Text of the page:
Consider Phlebas PDF Book by Iain M. Banks (1987) Download or Read Online

Author: Iain M. Banks | Submitted by: Maria Garcia | 77040 Views | View Chapter List | Add a Review

Consider Phlebas PDF book by Iain M. Banks Read Online or Free Download in ePUB, PDF or MOBI eBooks. Published in April 23rd 1987 the book become immediate popular and critical acclaim in science fiction, fiction books.

The main characters of Consider Phlebas novel are Horza, Emma. The book has been awarded with Booker Prize, Edgar Awards and many others.

One of the Best Works of Iain M. Banks. published in multiple languages including English, consists of 527 pages and is available in Paperback format for offline reading.

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Consider Phlebas PDF Details

Author: Iain M. Banks
Book Format: Paperback
Original Title: Consider Phlebas
Number Of Pages: 527 pages
First Published in: April 23rd 1987
Latest Edition: March 26th 2008
Series: Culture #1
Language: English
Generes: Science Fiction, Fiction, Space, Space Opera, Science Fiction Fantasy, Space, Fantasy, Cultural, Adventure, Novels, Audiobook,
Main Characters: Horza
Formats: audible mp3, ePUB(Android), kindle, and audiobook.

The book can be easily translated to readable Russian, English, Hindi, Spanish, Chinese, Bengali, Malaysian, French, Portuguese, Indonesian, German, Arabic, Japanese and many others.

Please note that the characters, names or techniques listed in Consider Phlebas is a work of fiction and is meant for entertainment purposes only, except for biography and other cases. we do not intend to hurt the sentiments of any community, individual, sect or religion

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2. The Hand of God 137

Outside the palace, in the sharp cold of a winter's afternoon, the clear sky was full of what looked like glittering snow.

Horza paused on the warshuttle's ramp and looked up and around. The sheer walls and slim towers of the prison-palace echoed and reflected with the booms and flashes of continuing fire-fights, while Idiran gun-platforms cruised back and forth, firing occasionally. Around them on the stiffening breeze blew great clouds of chaff from anti-laser mortars on the palace roof. A gust sent some of the fluttering, flickering foil towards the stationary shuttle, and Horza found one side of his wet and sticky body suddenly coated with reflecting plumage.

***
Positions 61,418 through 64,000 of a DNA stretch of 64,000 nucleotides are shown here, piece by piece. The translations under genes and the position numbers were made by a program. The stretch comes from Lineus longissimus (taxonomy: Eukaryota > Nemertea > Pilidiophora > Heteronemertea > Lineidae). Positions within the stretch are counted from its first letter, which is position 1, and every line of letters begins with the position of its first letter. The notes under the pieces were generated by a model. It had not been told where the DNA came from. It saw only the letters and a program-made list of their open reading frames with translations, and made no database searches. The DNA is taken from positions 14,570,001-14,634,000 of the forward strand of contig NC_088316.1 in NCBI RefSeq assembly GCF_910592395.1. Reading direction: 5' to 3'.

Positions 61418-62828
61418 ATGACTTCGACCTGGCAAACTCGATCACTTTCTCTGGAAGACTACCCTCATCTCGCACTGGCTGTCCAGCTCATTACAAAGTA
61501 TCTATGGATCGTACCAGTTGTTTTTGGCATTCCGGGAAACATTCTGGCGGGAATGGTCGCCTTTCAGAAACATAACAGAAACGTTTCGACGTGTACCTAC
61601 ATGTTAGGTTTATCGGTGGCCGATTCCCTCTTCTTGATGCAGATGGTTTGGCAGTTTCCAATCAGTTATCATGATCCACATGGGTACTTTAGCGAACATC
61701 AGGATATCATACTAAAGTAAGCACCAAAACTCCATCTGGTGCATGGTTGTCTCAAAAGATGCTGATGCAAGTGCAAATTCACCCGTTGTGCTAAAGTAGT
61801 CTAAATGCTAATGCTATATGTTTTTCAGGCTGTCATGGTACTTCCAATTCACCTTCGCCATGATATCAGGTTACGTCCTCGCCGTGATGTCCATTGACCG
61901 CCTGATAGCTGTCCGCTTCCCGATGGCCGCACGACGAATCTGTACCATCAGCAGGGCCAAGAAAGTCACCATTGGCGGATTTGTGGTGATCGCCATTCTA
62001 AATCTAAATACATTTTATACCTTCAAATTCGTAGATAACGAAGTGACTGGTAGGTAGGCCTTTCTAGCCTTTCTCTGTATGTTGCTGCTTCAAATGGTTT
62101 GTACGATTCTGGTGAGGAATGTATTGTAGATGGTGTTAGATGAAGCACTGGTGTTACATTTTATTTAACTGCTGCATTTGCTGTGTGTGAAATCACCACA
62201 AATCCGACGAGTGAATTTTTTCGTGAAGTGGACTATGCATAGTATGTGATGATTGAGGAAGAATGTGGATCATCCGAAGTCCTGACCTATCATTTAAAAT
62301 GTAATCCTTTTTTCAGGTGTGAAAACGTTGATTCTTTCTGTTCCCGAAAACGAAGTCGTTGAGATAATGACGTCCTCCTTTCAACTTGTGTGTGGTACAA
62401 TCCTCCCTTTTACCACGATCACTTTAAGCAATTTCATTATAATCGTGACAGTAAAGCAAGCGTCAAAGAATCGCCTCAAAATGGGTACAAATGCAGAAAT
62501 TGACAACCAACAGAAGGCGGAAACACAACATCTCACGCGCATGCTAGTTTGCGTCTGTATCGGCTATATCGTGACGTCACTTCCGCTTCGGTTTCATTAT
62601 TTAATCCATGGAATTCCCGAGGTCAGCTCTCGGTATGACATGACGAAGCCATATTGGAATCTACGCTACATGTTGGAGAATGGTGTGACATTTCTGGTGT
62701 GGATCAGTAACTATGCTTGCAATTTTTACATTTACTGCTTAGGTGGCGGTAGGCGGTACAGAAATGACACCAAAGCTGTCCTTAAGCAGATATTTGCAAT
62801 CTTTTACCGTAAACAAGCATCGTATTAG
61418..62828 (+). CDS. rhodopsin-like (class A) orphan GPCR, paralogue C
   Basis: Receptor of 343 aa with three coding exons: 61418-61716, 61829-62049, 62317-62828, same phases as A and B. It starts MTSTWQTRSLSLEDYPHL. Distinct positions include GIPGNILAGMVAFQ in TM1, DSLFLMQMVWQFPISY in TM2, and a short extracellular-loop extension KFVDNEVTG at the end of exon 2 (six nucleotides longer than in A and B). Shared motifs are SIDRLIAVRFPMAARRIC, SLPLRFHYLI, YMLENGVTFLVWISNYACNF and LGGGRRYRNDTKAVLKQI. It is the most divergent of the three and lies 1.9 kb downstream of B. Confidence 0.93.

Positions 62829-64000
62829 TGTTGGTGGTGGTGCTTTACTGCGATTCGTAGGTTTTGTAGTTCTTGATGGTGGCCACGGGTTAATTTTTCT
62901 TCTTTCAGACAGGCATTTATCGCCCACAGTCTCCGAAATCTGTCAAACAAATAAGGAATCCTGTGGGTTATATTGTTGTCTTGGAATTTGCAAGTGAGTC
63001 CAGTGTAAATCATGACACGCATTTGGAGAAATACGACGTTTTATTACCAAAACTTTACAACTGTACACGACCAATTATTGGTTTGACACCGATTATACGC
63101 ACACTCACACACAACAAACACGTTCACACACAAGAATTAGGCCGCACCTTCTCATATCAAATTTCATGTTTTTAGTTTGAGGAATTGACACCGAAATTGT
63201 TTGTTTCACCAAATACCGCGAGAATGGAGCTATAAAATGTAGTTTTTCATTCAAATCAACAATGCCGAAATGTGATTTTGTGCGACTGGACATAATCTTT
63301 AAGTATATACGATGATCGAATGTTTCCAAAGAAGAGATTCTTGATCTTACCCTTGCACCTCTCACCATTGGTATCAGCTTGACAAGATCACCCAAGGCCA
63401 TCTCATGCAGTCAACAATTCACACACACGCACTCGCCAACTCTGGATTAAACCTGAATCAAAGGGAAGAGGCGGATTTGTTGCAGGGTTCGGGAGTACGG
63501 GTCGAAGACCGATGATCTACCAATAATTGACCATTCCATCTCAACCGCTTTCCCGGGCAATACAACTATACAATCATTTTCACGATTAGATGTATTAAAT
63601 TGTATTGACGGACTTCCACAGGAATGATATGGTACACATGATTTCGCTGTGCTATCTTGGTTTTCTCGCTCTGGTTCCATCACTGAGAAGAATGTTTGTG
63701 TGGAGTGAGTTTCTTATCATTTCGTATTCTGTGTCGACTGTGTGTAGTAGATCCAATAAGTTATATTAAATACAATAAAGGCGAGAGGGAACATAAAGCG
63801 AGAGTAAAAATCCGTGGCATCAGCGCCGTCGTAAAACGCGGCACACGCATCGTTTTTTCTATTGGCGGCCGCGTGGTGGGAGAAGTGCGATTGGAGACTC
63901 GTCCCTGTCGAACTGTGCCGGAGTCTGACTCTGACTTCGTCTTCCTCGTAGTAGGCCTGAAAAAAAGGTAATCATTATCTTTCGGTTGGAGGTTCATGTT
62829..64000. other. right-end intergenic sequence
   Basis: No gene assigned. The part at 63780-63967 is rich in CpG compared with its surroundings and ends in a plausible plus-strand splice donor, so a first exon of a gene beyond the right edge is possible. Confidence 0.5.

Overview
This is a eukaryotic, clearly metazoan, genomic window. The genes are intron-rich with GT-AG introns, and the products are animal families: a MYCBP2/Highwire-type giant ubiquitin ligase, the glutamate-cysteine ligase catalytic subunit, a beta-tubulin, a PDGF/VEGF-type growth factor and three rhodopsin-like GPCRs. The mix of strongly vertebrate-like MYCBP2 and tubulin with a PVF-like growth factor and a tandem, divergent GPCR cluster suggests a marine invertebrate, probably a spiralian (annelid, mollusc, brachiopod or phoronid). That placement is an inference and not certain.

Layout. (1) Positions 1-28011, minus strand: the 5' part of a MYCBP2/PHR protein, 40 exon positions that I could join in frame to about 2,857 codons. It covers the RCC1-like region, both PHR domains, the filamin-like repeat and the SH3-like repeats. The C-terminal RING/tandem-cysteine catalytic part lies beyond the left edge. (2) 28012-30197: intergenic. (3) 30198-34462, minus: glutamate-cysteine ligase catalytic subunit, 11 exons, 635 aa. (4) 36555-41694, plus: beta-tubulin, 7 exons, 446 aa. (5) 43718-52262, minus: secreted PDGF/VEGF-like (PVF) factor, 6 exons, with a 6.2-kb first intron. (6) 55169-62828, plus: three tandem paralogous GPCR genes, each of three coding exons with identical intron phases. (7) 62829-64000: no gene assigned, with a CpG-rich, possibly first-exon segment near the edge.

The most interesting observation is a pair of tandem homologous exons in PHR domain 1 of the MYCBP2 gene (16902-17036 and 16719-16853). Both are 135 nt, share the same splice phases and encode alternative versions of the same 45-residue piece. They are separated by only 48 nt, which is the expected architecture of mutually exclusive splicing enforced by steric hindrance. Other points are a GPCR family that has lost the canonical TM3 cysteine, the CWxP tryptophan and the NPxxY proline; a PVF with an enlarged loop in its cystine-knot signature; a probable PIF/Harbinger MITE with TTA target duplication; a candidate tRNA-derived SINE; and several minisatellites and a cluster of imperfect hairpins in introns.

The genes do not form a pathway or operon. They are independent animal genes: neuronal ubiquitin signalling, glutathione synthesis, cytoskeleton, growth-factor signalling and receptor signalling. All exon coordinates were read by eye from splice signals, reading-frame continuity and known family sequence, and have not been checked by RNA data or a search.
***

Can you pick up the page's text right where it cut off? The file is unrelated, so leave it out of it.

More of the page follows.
'Please. The battle is not over yet,' thundered the Idiran soldier behind him, in what was probably meant to be a quiet whisper. Horza turned round to the armoured bulk and stared up at the visor of the giant's helmet, where he could see his own, old man's face reflected. He breathed deeply, then nodded, turned and walked, slightly shakily, into the shuttle. A flash of light threw his shadow diagonally in front of him, and the craft bucked in the shock wave of a big explosion somewhere inside the palace as the ramp closed.

By their names you could know them, Horza thought as he showered. The Culture's General Contact Units, which until now had borne the brunt of the first four years of the war in space, had always chosen jokey, facetious names. Even the new warships they were starting to produce, as their factory craft completed gearing up their war production, favoured either jocular, sombre or downright unpleasant names, as though the Culture could not take entirely seriously the vast conflict in which it had embroiled itself.

The Idirans looked at things differently. To them a ship name ought to reflect the serious nature of its purpose, duties and resolute use. In the huge Idiran navy there were hundreds of craft named after the same heroes, planets, battles, religious concepts and impressive adjectives. The light cruiser which had rescued Horza was the 137th vessel to be called The Hand of God, and it existed concurrently with over a hundred other craft in the navy using the same title, so its full name was The Hand of God 137.

Horza dried in the airstream with some difficulty.

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